The State of Medical Marijuana in South Dakota
2020 Grade: F
2019-2020 Improvements and Recommendations
Following the federal enactment of the 2018 Farm Bill and 2020 state enactment of HB 1008, South Dakota developed a draft regulatory approach to in-state hemp production that it submitted to FDA in June of 2020. Once USDA approves the plan HB 1008 authorizes in-state production of industrial hemp and CBD oil, finally allowing legal access to patients using CBD for treatment. Meanwhile constituents continue to organize and drive policy reforms in South Dakota. In November, voters will decide via Measure 26 on whether to authorize the creation of a comprehensive medical and adult-use legal access system.
Should the ballot measure prove unsuccessful, ASA recommends that South Dakota lawmakers initiate work in 2021 focused on building a comprehensive medical cannabis program. Such a program should provide legal protections to patients related to employment, housing, education and family law. The system should also authorize an in-state production system for lab-tested medical cannabis and cannabis products that can be made available to patients at legal retailers. ASA also recommends that lawmakers authorize patients to cultivate cannabis at home to reduce costs to patients.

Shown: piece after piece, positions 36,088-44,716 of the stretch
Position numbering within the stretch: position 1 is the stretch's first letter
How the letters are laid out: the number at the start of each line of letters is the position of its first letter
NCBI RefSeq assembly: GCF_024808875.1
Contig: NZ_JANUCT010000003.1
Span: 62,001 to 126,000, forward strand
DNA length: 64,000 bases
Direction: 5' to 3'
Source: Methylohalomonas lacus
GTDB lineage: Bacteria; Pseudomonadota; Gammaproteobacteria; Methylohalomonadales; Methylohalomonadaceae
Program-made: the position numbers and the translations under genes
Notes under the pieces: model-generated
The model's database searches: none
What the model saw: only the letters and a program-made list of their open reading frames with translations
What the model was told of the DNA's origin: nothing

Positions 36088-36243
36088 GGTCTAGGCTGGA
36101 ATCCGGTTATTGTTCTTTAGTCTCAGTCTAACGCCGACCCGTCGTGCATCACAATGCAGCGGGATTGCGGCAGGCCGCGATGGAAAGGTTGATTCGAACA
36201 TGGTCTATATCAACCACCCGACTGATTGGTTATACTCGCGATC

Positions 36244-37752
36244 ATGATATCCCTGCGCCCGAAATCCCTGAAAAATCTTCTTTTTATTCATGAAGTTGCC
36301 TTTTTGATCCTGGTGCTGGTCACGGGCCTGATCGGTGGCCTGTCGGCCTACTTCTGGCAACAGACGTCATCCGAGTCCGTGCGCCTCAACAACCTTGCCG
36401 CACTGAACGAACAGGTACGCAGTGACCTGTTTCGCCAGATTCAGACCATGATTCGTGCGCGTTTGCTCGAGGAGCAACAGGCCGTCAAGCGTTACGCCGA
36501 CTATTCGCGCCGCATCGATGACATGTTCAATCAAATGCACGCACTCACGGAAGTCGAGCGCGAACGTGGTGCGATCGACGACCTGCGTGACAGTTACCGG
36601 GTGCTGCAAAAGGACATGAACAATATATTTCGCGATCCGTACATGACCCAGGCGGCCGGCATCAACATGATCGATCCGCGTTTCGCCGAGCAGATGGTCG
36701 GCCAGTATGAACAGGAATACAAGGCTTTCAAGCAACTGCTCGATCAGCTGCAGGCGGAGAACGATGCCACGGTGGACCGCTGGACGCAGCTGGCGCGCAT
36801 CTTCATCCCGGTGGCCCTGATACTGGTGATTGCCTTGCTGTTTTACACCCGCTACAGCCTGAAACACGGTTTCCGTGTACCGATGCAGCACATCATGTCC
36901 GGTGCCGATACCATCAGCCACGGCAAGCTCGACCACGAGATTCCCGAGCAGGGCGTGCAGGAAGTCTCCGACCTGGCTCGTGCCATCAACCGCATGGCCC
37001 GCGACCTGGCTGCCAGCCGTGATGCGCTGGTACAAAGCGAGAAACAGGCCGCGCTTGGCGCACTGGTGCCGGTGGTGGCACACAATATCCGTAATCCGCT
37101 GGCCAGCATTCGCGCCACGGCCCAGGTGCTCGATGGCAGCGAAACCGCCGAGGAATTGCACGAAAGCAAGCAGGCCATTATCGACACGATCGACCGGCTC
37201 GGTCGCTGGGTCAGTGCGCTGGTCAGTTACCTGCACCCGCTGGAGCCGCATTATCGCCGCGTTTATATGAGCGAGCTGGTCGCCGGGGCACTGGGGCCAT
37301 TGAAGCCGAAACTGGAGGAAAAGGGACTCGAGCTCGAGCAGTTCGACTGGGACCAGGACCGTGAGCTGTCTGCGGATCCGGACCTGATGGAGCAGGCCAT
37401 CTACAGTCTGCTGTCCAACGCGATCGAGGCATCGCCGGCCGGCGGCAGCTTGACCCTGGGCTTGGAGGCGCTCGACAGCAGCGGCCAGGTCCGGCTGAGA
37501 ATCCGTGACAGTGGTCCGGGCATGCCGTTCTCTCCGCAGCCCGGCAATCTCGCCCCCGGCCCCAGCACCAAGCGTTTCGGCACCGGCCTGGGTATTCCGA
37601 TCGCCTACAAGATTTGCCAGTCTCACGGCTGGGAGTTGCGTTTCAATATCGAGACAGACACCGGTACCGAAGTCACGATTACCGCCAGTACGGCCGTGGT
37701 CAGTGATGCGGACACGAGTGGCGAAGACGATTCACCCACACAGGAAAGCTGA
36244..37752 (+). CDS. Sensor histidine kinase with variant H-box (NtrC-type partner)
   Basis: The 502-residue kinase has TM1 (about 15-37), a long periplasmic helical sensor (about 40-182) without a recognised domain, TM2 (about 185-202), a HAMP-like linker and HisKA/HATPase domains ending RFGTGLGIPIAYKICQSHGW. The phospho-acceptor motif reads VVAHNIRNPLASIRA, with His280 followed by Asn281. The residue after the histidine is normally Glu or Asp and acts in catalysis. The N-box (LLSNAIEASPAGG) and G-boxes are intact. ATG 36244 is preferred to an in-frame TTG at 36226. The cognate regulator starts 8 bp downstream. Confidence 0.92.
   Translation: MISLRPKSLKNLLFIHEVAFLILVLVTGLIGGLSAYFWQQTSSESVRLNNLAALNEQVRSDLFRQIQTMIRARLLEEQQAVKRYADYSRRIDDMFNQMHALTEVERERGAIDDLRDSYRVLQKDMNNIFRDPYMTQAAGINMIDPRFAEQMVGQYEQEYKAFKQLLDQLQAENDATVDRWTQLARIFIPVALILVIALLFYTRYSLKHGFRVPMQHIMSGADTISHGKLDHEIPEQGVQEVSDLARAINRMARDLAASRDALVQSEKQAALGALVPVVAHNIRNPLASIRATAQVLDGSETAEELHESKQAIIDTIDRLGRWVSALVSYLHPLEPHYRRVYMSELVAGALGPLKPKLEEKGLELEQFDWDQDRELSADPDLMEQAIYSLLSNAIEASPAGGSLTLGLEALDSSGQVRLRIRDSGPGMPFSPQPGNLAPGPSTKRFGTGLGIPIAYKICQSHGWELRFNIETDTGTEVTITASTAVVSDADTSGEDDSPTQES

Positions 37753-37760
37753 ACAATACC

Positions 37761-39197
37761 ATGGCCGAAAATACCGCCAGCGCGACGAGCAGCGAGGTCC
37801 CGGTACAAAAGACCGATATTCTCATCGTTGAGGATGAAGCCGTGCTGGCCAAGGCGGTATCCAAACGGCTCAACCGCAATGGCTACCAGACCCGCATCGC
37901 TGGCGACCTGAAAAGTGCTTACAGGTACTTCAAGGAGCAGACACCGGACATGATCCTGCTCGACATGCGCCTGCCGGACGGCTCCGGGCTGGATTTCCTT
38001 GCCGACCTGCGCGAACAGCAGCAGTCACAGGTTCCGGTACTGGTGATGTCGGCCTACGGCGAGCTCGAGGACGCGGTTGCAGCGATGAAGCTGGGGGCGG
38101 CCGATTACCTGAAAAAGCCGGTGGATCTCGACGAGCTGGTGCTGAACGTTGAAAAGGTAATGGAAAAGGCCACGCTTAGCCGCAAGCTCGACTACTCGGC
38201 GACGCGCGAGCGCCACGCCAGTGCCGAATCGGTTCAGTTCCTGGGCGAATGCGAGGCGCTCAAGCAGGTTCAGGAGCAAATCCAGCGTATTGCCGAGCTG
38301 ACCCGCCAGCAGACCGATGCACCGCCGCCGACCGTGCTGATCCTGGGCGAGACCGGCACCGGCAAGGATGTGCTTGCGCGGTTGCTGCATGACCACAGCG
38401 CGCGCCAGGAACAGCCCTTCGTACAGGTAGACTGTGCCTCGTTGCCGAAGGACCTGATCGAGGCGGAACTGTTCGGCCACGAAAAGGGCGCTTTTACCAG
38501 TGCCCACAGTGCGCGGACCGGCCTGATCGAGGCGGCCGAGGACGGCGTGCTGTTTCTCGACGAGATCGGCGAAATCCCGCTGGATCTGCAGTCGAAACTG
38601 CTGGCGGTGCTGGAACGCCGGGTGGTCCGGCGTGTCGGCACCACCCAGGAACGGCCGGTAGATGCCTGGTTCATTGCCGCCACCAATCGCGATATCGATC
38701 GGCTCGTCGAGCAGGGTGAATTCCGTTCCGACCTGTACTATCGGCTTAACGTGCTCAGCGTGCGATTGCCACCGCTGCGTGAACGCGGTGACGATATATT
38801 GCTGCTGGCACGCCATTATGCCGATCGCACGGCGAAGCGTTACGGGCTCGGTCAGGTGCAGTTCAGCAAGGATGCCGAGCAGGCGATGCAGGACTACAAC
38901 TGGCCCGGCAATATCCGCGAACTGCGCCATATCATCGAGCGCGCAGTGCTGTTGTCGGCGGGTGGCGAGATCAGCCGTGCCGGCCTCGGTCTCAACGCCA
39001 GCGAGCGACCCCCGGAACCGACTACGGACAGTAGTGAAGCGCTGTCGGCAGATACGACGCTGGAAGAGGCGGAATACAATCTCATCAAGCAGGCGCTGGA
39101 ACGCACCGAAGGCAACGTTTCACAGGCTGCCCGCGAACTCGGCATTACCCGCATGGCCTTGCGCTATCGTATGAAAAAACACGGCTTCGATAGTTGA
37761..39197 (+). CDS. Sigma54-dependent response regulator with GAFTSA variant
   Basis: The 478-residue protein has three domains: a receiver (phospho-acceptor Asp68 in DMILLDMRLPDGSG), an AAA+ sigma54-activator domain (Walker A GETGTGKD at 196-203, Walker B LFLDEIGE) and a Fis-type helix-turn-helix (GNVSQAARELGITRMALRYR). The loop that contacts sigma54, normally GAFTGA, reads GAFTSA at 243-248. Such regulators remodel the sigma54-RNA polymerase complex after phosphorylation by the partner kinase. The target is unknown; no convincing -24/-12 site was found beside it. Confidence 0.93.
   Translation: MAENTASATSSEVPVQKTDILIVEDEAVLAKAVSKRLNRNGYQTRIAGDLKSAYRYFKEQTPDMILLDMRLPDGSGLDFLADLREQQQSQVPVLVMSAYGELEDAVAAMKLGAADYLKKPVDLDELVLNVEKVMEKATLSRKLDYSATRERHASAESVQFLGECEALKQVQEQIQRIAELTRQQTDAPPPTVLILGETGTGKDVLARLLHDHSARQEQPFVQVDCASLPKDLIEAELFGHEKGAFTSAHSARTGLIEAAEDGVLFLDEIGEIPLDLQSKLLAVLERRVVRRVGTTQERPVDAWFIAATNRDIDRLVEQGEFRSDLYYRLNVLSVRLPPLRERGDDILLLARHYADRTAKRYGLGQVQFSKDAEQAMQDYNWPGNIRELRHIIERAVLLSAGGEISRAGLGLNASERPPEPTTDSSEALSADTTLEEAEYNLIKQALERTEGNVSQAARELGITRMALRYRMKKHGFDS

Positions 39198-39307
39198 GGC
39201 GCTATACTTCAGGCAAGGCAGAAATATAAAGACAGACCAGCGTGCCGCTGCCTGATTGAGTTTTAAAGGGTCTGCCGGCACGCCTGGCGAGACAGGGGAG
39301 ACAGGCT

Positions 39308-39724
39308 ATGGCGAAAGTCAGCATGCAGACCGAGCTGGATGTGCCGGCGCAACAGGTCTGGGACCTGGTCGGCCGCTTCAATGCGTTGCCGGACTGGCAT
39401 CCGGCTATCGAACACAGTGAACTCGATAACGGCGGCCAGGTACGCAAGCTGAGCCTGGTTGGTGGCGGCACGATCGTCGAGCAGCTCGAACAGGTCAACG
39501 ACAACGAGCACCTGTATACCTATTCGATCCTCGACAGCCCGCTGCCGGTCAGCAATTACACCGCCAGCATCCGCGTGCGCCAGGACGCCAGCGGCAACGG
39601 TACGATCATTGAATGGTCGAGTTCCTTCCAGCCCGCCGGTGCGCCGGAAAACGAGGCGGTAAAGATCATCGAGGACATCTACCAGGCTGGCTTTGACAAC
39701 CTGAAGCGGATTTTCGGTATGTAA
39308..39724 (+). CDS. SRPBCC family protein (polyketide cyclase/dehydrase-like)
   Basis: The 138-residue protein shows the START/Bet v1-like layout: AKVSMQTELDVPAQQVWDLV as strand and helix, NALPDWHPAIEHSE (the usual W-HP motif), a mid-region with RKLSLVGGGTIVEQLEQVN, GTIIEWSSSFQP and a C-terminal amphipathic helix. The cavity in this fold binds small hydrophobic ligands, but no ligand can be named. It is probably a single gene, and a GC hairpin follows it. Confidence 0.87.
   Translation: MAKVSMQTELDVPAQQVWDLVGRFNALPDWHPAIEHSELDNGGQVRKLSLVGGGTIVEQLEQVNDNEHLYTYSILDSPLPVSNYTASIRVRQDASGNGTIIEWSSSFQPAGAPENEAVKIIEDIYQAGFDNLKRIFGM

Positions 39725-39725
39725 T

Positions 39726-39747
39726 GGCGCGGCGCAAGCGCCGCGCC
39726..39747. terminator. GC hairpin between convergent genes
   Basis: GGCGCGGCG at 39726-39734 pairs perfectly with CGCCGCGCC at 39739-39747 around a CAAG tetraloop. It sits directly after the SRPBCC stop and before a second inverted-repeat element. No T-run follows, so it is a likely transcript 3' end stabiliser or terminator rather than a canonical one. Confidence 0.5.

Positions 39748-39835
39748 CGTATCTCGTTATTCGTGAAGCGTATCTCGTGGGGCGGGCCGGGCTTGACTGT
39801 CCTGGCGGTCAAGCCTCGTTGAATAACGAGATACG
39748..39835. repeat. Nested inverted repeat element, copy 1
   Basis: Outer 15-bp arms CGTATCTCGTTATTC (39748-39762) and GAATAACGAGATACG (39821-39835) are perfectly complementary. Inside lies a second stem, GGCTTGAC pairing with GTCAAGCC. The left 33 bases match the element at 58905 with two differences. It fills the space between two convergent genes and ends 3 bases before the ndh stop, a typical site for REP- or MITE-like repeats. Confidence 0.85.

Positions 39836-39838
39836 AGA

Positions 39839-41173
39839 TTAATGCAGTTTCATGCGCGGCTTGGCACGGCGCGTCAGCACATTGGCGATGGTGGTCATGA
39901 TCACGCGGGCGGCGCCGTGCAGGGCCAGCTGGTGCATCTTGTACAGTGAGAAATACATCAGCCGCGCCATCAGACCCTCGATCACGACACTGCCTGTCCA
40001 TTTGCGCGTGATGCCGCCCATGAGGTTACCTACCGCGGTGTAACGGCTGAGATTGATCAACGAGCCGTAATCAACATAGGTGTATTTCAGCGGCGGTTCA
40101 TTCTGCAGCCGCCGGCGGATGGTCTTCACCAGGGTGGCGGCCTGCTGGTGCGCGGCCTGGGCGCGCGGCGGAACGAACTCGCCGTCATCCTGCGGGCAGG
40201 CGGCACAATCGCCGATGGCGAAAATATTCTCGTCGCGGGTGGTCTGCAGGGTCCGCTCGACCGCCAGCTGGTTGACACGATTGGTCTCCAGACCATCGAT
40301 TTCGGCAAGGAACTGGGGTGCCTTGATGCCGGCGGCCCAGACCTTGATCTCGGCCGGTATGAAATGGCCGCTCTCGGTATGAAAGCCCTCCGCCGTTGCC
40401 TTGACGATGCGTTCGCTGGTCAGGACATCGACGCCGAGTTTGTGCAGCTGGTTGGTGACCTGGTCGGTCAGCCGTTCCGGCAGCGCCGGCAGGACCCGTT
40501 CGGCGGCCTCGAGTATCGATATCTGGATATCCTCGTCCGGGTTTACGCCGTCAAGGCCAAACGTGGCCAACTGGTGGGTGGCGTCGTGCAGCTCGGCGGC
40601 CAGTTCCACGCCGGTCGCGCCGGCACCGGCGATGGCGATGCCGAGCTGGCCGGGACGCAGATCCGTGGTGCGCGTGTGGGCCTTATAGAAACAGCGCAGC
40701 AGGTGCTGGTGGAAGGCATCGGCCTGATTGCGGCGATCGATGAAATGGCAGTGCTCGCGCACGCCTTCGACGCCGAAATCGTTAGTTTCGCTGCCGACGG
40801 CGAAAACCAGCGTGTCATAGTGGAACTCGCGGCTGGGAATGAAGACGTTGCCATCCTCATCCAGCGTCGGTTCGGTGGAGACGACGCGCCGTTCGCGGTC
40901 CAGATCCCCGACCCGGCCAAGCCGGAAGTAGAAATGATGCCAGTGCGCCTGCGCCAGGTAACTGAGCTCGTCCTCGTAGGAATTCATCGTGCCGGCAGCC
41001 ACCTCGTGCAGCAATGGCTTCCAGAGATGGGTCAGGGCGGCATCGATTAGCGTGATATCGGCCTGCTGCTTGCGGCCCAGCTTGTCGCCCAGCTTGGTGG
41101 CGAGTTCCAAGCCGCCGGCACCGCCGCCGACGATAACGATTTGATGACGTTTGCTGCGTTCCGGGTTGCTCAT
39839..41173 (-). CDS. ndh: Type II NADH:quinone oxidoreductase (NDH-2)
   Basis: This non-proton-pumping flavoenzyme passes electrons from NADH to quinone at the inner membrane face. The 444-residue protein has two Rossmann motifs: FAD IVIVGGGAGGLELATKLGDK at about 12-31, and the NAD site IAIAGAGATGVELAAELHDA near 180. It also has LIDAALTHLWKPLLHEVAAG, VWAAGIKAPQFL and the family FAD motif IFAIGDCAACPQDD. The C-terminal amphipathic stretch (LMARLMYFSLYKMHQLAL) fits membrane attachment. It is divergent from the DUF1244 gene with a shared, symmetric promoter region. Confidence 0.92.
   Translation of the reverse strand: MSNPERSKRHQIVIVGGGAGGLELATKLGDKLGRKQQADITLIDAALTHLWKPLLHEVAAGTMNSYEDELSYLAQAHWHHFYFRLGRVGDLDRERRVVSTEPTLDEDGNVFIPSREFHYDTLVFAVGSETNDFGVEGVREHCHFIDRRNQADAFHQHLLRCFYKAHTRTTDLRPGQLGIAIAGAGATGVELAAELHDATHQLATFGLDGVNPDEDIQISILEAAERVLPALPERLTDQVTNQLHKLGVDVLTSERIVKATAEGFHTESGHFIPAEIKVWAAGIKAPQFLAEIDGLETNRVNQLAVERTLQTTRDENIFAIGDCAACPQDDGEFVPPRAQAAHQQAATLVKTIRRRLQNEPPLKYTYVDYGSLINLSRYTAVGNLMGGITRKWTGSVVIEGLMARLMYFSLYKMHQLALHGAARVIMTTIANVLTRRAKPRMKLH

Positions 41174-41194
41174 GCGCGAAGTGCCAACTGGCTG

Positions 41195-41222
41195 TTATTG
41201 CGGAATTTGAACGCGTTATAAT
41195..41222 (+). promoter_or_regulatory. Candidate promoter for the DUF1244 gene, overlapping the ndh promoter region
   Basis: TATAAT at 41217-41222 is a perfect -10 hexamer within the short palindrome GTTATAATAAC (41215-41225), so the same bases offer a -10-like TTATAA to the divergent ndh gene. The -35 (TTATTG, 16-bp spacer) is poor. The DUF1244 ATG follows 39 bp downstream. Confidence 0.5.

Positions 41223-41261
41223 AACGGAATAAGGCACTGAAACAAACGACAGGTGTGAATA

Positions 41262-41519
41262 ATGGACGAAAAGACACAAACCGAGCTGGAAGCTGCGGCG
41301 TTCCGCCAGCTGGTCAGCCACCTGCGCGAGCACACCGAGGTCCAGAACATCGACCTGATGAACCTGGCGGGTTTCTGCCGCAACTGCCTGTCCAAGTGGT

South Dakota is one of three states that has no form of medical cannabis access. In 2017, Mount Rushmore State lawmakers did secure enactment of legislation (SB 95) that excluded CBD from the state’s definition of marijuana, and downgraded CBD from Schedule I to Schedule IV on the state’s list of controlled substances. However, the new law did not authorize South Dakota hemp processors or CBD manufacturers to initiate production, provide for a licensing regime for these business activities, or establish a regulated patient access and registry regime. Instead, South Dakota only permitted the sale of CBD that has been authorized for use by the U.S. Food and Drug Administration (FDA).
No feedback was received from patients in North Dakota.